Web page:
Back to the Movies
On March 28, 1978, Star Trek: The Motion Picture was announced in what at the time was the largest press conference ever held by Paramount Studios. The script was based on the one written for Phase II‘s pilot episode, “In Thy Image,” and would feature many of the same plot points and characters as the abandoned second series. Academy Award-winning director Robert Wise would helm the production, based on a story devised by Alan Dean Foster and a screenplay written by Howard Livingston. Roddenberry remained on as producer, a move that ultimately cost him his spot in the production of future Star Trek films.
That’s because, despite what he did for the original series, the first attempt to make a movie, and the scrapped Phase II revival, Roddenberry demanded what executives thought was too much control. Although Foster wrote the initial treatment of “In Thy Image,” which was revised as a teleplay by Livingston, Roddenberry wanted sole writing credit for the film. He didn’t get it, but he stayed on as producer per his contract with Paramount, and constantly provided notes throughout the film’s production.
“In his original Star Trek concept, there wasn’t any conflict,” Nicholas Meyer, the director of Star Trek II: The Wrath of Khan and Star Trek VI: The Undiscovered Country, explained in a 2011 interview. “So he always had problems with writers who were trying to write conflict, because that’s what drama is.”
Star Trek: The Motion Picture earned $82 million domestically for a $139 million worldwide gross, making it one of the top-earning Star Trek films of all time when adjusted for inflation. However, according to Terry Lee Rioux, DeForest Kelley’s biographer, the film’s total budget came in at a whopping $46 million — a far cry from the $5 million the studio had originally given Roddenberry. Paramount expected more from the movie, so when the numbers didn’t add up, they added it to the Roddenberry blame pile.
The Wrath of Roddenberry
This pile became too heavy to add to during pre-production for Wrath of Khan, when Roddenberry’s desire to control all aspects of the film finally came to a head. By this point, he’d already been kicked out of the top spot and replaced by Harve Bennett. Or, as William Shatner puts it in Star Trek Movie Memories, “kicked upstairs” to a rather comfortable top consulting post. So he “resorted to underhanded tactics while happily collecting his paychecks” instead.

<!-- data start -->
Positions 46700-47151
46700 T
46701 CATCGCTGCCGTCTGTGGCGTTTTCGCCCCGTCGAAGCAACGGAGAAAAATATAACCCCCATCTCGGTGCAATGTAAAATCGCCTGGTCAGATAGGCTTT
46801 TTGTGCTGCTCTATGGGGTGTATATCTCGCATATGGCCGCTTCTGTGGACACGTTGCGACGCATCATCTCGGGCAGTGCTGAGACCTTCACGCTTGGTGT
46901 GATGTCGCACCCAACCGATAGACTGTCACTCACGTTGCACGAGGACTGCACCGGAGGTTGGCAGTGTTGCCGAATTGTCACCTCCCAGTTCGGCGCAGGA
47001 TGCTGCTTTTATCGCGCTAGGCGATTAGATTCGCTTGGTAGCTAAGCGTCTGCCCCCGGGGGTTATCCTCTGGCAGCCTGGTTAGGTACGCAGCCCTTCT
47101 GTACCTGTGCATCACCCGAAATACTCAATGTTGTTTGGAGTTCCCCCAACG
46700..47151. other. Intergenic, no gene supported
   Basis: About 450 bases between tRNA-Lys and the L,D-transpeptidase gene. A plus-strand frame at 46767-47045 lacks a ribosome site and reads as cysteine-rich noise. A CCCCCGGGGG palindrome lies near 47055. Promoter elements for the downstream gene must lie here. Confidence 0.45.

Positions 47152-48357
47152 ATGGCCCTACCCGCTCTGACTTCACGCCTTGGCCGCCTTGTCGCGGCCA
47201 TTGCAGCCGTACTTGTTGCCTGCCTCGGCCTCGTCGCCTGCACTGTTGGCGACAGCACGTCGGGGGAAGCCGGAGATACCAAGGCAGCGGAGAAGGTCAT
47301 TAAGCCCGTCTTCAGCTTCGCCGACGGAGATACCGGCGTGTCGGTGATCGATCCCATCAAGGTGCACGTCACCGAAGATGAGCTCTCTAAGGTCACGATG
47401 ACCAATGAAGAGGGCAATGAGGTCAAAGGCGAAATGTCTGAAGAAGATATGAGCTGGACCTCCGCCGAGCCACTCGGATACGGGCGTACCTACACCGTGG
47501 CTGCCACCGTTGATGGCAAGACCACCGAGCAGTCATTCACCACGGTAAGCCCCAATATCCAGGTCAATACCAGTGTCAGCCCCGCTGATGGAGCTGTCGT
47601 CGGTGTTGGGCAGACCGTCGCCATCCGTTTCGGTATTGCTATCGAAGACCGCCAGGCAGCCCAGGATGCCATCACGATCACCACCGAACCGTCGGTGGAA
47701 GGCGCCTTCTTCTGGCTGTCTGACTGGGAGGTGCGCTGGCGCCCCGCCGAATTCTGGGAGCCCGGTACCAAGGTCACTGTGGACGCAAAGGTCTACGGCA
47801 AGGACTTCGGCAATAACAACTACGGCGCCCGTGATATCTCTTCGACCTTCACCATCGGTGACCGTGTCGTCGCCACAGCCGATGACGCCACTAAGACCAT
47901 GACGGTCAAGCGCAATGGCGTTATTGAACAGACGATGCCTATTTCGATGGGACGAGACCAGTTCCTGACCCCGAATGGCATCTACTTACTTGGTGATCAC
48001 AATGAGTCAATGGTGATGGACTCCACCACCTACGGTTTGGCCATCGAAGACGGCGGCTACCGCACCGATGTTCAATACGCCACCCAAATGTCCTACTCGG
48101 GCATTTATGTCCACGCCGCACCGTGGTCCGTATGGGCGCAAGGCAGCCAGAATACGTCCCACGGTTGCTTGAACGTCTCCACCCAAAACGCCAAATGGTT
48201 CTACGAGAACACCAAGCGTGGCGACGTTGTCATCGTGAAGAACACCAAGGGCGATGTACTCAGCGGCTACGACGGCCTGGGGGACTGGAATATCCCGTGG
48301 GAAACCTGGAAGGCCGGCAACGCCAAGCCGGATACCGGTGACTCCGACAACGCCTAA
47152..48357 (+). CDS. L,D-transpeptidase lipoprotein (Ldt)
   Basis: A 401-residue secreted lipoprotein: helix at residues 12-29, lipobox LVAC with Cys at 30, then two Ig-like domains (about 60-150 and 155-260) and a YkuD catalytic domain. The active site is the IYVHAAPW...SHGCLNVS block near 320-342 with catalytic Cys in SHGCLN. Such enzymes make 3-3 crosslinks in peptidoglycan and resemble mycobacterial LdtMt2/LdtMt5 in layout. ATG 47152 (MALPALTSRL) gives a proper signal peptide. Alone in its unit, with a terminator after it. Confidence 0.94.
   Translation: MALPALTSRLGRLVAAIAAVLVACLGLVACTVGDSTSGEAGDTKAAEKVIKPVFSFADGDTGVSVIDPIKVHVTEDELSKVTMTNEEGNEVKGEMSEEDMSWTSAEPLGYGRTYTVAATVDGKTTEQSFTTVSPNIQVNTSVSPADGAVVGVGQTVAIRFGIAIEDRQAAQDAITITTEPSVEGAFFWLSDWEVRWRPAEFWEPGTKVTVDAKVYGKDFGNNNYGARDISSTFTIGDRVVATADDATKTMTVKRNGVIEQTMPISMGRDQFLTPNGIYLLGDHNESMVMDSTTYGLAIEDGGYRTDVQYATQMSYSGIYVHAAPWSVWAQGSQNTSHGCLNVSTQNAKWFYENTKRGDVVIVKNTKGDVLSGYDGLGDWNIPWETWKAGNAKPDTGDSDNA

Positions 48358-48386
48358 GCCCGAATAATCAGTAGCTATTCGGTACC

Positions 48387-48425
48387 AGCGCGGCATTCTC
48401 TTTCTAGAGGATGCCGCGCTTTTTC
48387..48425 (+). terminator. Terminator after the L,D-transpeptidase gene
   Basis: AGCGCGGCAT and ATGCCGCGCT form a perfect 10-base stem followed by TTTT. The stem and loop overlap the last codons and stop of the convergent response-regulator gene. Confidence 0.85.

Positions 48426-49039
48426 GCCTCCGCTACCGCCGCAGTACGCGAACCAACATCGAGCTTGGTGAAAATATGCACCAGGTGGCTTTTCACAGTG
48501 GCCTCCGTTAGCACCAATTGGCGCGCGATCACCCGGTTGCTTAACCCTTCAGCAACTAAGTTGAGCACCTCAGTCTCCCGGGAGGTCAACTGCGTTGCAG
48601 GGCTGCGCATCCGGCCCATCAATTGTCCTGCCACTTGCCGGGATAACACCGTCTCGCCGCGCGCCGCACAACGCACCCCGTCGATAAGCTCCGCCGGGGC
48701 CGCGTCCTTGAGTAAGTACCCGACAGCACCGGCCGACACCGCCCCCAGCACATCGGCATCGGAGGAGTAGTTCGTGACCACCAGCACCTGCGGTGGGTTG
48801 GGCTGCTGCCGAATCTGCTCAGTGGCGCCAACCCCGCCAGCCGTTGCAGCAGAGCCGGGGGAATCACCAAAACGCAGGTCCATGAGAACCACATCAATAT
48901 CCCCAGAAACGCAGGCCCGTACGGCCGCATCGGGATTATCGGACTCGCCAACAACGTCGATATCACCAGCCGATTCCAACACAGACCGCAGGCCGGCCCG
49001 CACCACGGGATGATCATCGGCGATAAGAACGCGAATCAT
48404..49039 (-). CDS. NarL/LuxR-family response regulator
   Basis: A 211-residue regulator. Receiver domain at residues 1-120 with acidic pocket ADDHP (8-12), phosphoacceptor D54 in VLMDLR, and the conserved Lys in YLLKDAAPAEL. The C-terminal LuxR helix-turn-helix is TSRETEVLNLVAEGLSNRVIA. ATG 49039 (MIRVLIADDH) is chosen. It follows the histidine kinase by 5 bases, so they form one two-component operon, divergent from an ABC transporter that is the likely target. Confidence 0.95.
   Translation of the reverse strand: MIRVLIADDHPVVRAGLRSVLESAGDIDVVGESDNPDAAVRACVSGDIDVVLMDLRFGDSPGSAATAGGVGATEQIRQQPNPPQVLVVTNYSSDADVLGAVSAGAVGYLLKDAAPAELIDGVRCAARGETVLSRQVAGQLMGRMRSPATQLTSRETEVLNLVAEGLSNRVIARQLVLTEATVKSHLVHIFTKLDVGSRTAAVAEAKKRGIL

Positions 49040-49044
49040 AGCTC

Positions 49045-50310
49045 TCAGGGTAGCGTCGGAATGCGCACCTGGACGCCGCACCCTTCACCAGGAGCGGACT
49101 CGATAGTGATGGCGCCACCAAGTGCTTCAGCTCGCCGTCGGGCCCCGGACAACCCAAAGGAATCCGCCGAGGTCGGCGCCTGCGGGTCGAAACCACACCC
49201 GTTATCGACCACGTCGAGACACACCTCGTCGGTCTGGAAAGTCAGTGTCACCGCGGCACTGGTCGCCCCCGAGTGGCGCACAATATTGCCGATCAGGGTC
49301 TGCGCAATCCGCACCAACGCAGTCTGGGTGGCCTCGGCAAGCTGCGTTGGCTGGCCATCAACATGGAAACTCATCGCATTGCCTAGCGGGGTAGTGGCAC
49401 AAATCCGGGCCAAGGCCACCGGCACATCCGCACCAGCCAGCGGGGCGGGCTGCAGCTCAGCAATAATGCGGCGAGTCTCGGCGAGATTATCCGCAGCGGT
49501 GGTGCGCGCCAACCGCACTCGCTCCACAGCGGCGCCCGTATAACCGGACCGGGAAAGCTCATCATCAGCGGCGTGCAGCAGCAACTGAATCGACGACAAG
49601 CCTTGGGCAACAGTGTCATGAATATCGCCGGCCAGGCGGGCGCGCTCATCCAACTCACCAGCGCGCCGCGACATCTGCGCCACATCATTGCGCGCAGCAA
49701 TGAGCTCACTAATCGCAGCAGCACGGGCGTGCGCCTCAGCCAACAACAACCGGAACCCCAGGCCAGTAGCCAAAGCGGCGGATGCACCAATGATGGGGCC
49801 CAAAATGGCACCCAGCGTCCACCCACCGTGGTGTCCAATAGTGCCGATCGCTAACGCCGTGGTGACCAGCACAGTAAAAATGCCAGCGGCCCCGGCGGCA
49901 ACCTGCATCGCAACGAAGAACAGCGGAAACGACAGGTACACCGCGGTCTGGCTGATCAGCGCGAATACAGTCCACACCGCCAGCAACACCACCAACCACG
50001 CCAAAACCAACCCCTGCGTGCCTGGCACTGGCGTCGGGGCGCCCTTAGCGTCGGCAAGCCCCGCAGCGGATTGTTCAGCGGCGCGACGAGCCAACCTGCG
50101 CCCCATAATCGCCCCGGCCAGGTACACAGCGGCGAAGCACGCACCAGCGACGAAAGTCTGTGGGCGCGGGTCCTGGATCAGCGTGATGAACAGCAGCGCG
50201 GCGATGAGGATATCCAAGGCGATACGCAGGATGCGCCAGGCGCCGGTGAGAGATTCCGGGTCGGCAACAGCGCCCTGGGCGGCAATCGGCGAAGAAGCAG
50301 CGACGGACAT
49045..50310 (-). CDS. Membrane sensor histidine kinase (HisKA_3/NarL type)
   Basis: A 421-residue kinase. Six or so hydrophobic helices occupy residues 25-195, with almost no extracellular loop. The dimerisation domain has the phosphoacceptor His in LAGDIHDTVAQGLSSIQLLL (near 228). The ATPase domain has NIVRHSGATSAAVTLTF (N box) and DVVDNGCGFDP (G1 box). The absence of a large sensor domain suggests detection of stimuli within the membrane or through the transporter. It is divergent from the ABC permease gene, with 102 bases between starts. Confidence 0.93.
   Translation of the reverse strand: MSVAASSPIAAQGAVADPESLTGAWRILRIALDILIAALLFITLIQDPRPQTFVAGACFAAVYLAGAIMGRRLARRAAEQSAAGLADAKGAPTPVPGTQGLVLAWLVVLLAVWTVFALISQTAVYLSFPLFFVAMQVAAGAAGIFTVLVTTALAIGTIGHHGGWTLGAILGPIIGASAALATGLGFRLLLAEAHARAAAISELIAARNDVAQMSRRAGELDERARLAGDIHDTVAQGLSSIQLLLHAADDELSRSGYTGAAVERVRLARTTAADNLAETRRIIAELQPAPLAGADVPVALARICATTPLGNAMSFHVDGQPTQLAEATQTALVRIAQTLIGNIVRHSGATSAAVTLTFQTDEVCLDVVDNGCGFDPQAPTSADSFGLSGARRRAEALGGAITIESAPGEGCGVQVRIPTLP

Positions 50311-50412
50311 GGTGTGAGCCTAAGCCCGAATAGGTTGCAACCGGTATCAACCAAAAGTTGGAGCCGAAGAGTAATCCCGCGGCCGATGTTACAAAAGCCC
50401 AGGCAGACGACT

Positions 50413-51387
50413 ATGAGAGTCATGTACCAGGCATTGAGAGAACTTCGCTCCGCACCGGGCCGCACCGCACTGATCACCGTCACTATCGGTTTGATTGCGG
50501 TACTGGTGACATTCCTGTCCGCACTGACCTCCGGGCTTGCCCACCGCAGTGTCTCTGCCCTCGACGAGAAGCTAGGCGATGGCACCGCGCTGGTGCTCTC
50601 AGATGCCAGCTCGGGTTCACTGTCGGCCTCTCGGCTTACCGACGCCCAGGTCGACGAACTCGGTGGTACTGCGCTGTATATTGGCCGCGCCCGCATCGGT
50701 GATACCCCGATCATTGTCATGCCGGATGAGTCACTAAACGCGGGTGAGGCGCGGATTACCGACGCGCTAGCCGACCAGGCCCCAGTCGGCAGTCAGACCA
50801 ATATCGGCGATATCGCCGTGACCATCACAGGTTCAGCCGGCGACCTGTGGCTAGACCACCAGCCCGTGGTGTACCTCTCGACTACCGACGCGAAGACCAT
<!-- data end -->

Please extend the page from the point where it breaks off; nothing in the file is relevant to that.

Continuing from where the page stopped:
One such tactic allegedly included a script leak revealing the death of Spock, a spoiler that enraged fans. Many initially blamed Leonard Nimoy, who by then was already famous for distancing himself from the franchise with his book I Am Not Spock and other creative endeavors. Yet many at Paramount suspected Roddenberry’s doing, though he would deny these accusations. Nichelle Nichols even made a point of defending Roddenberry from such claims in her book, Beyond Uhura: Star Trek and Other Memories.
Meyer, whom Paramount brought on to direct Wrath of Khan, came to an understanding with Roddenberry throughout the film’s production. The young filmmaker wasn’t able to speak with the consultant that often, which Paramount preferred, but he tried:
“[He] didn’t like The Wrath of Khan — well, it was then called The Undiscovered Country. He didn’t like that script any better than he liked the script for Star Trek VI. But the exchange of letters at least shows that I was trying to be more accommodating and tactful, and — more calmly argumentative than I was on VI — when I just didn’t behave well. I was just… had too much on my plate, I guess.”
Still, in a Los Angeles Times article that went viral in 2011, Meyer expressed his regrets about the whole affair — both in terms of how he and the studio treated Roddenberry, and his lackluster relationship with the Star Trek creator during a rather combative episode while making The Undiscovered Country:
“His guys were lined up on one side of the room, and my guys were lined up on the other side of the room, and this was not a meeting in which I felt I’d behaved very well, very diplomatically,” Meyer said. “I came out of it feeling not very good, and I’ve not felt good about it ever since. He was not well, and maybe there were more tactful ways of dealing with it, because at the end of the day, I was going to go out and make the movie. I didn’t have to take him on. Not my finest hour.”
For despite being “kicked upstairs” within the Star Trek hierarchy, Roddenberry — the man responsible for bringing this world to life in the first place — was never really allowed to have a say in what happened after Star Trek: The Motion Picture failed to garner Paramount the Star Wars-like success they had anticipated. He was merely a representative figure, a man whom the fans adored immensely, and someone whose ideas for the thing that he created didn’t quite match the ideas of the series’ corporate masters.